Abu Dawud and Nasa'ie recorded that Ubayy ibn Ka'ab (radhiyallāhu’anhu) said: “The Prophet (Sallallāhu ‘alayhi wa sallam) would recite al-A’la and al-Kāfirun in The Solah Witr. When he made the taslim, he would say: “Rabbul malā ikatu warruh (Glory be to the Master, the Holy)' three times, prolonging the third repetition and saying it aloud.” This is the wording in which an-Nasa’ie recorded it. Ad-Daraqutni has the addition: “And he would say, “Rabbul malā ikatu warruh (Lord of the angels and the souls).”
Rasulullah (Sallallāhu ‘alayhi wasallam) would then make supplications.
According to what Ahmad, Nasa’ie, Abu Dawud, Ibn Majah, and at-Tirmidzi recorded from ‘Ali ibn Abi Tālib (radiyallāhu’anhu) that the Prophet (sallallāhu 'alayhi wa sallam) used to say at the end of Witr:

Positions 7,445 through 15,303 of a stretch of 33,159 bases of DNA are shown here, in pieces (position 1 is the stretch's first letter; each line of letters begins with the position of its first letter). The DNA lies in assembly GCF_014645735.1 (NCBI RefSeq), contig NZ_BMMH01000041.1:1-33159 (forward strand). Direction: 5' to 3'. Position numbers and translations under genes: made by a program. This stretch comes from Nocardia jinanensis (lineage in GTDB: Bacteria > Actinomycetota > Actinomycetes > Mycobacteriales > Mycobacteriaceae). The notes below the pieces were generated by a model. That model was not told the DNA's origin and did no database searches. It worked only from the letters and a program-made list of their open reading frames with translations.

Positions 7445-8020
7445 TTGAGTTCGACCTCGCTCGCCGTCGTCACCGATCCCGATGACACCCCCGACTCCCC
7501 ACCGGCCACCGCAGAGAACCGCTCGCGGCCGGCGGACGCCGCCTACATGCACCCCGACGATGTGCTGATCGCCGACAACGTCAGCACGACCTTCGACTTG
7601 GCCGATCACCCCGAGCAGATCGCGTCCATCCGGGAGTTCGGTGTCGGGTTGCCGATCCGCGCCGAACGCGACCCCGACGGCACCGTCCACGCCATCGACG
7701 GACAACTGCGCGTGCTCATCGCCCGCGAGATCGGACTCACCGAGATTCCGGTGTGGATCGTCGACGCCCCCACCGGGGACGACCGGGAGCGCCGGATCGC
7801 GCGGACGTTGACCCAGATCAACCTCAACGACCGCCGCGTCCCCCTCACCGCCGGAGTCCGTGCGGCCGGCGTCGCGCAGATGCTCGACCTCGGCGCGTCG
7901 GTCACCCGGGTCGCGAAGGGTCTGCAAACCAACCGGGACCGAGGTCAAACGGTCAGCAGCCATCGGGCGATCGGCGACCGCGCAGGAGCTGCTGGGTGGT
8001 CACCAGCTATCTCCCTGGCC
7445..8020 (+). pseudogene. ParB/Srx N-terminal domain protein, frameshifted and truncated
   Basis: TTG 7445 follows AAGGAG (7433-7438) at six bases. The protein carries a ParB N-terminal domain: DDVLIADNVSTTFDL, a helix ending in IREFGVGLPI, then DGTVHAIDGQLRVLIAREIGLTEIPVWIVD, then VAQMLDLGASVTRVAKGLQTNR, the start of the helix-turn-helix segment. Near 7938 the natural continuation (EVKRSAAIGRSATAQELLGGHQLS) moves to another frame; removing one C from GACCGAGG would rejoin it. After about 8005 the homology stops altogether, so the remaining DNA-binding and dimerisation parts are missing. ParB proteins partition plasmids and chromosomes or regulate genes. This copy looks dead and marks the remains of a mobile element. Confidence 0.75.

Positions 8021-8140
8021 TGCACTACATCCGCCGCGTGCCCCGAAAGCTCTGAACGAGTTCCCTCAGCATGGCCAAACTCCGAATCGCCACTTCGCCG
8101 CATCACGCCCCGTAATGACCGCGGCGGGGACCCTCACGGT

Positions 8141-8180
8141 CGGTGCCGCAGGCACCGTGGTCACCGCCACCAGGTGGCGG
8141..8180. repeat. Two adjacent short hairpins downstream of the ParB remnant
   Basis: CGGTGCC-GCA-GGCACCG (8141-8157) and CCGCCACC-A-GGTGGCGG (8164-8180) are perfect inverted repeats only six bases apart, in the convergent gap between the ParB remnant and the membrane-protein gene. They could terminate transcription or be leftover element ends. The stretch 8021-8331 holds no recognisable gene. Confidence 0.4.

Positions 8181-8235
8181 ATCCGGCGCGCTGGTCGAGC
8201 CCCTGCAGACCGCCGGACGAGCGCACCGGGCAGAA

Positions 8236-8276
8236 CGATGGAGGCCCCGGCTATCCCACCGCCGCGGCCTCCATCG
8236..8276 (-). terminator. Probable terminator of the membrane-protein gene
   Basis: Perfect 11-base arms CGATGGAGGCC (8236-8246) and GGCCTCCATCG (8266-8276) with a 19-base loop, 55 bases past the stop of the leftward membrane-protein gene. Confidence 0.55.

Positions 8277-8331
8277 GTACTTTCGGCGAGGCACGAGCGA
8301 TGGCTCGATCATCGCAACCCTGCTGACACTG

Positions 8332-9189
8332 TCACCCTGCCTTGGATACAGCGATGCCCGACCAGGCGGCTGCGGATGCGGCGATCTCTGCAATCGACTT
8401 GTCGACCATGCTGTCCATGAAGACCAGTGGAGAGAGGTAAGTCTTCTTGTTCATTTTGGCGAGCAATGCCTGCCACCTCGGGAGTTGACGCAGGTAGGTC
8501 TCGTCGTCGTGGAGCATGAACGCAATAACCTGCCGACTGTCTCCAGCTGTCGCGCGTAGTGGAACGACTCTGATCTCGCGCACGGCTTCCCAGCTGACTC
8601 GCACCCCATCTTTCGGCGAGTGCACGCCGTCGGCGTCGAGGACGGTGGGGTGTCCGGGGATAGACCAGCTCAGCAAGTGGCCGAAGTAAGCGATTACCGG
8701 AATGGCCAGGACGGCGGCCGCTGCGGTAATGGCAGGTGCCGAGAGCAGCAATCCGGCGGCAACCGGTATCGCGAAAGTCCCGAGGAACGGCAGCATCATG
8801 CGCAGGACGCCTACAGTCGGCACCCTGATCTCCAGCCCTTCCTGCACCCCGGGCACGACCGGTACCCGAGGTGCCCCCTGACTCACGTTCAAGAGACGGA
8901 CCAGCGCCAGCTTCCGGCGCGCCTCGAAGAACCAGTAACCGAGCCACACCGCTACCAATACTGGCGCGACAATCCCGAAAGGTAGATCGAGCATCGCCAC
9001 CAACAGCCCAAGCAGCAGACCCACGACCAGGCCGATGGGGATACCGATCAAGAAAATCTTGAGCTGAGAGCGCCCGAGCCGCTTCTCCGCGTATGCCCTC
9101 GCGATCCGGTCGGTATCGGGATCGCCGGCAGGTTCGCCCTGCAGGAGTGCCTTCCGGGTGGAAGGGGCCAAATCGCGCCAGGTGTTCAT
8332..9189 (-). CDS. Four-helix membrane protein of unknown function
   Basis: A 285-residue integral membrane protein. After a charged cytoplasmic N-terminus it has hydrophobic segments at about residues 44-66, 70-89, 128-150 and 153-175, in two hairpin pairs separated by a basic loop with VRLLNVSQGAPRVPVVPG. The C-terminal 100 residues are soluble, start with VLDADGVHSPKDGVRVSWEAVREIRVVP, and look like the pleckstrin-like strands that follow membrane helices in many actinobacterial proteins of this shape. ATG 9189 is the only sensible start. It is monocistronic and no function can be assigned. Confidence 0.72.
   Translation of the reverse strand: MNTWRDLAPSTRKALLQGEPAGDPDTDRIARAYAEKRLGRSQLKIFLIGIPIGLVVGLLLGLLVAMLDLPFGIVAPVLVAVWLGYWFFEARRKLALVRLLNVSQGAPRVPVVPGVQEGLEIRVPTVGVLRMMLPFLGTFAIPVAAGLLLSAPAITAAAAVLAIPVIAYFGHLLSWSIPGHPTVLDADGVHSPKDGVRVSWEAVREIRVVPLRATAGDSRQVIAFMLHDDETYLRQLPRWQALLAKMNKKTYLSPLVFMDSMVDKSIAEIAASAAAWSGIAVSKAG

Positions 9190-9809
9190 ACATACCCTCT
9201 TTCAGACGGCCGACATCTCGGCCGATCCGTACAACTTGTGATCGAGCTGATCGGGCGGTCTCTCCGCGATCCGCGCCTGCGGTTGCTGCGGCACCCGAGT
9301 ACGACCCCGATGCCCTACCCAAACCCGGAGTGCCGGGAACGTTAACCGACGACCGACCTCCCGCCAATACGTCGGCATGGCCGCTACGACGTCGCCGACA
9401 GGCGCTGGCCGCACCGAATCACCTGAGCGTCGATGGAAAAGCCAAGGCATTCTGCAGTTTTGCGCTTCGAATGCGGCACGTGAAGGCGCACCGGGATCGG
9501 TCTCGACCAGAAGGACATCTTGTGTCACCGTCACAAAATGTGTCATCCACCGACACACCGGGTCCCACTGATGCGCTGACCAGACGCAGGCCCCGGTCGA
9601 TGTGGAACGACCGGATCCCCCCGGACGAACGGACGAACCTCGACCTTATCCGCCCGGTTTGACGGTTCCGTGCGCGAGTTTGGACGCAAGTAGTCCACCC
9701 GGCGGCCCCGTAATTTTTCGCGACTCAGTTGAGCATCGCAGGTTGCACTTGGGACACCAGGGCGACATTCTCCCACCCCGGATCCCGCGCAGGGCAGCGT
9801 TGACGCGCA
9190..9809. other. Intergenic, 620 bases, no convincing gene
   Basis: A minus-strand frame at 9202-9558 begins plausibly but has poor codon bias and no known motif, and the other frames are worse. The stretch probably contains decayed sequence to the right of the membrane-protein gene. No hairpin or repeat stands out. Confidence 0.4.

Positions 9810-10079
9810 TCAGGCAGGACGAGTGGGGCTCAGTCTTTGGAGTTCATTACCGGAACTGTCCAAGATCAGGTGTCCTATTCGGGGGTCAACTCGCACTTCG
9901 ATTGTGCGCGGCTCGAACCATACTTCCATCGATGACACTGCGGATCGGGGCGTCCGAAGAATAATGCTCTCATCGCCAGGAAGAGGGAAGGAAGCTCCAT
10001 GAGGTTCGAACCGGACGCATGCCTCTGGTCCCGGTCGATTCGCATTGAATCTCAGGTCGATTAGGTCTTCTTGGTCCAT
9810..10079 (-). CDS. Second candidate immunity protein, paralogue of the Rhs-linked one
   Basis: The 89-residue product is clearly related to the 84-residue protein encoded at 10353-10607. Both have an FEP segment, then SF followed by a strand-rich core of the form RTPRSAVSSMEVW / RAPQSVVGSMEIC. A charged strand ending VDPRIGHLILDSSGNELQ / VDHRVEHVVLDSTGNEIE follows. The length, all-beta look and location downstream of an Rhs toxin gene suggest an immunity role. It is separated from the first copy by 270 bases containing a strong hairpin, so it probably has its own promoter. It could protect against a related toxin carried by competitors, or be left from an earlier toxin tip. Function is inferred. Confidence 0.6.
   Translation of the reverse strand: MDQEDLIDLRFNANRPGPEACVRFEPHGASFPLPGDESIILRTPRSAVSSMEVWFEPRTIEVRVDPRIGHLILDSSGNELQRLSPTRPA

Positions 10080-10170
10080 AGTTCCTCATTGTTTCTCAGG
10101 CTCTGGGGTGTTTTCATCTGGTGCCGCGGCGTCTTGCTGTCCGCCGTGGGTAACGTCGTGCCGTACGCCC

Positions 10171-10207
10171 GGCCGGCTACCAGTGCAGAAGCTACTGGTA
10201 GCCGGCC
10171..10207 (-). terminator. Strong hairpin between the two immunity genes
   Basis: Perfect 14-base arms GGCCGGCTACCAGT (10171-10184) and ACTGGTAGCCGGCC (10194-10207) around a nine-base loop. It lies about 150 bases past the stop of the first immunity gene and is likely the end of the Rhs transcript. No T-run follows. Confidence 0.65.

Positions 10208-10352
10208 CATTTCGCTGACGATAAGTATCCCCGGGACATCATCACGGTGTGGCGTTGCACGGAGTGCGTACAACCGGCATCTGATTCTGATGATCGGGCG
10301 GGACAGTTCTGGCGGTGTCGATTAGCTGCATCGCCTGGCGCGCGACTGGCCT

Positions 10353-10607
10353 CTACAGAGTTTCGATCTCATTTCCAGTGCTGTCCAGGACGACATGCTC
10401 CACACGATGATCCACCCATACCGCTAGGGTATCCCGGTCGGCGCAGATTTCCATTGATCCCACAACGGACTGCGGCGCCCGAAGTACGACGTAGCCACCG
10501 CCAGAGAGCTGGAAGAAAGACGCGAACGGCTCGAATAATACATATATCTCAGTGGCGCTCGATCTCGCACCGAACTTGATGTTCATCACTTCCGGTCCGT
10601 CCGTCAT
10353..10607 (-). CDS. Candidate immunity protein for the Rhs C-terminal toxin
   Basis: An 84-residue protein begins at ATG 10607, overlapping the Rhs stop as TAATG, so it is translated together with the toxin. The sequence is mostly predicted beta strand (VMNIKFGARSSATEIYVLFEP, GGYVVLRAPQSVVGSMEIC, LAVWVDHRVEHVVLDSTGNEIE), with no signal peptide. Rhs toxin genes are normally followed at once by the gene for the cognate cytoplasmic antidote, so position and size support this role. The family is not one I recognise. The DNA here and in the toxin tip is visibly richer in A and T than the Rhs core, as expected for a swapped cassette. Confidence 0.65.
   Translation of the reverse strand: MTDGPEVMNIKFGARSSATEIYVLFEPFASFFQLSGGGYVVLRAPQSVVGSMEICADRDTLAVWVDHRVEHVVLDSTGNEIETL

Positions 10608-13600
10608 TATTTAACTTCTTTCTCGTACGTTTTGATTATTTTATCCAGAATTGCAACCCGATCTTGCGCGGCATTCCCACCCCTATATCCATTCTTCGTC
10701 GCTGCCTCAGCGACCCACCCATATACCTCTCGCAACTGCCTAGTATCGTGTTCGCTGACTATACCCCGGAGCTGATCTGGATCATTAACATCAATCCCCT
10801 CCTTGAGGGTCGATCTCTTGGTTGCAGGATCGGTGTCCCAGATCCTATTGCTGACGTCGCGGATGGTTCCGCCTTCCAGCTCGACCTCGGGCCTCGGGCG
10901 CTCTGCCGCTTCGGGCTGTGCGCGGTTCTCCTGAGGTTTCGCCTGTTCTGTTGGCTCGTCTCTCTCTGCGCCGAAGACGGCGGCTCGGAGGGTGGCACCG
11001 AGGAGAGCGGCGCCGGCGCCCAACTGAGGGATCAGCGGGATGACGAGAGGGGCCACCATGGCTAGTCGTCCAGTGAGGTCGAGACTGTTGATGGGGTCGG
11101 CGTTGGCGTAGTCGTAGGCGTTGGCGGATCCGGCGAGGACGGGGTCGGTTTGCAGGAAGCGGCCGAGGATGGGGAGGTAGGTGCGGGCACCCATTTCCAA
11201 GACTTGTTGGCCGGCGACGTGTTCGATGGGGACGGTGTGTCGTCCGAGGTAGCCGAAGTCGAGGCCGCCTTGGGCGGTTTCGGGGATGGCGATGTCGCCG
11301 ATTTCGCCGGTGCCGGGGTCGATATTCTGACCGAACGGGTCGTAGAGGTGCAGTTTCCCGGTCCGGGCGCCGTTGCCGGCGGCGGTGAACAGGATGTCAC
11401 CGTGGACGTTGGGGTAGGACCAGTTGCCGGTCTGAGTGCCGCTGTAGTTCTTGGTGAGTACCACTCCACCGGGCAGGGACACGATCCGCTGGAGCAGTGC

“Allāhumma inni a’udzu bi ridāka min sakhatika wa bi mu’āfātika min ‘uqubatika wa a’udzu bika minka, la uhsi thana’an ‘alayka anta kama athnayta ‘ala nafsika”
(O Allāh, I seek refuge in Your pleasure from Your wrath and in Your forgiveness from Your punishment. I cannot praise You enough; You are as You have praised Yourself.)
[Recorded by al-Tirmidzi, 1727; classified as sahih by al-Albāni in al-Irwa’, 430; Sahih Abi Dawud, 1282]
7 - Prohibition of Two the Solāh Witr in One Night
Whoever has performed The Solah Witr and then wishes to do some more, he may do so but he is not to repeat the witr.
Abu Dawud, Nasa'ie, and at-Tirmidzi have recorded from 'Ali (radiyallāhu’anhu) that he heard the Messenger of Allah (Sallallāhu ‘alayhi wa sallam) say:”There are no two witr prayers in one night." At-Tirmizhi grades it hasan.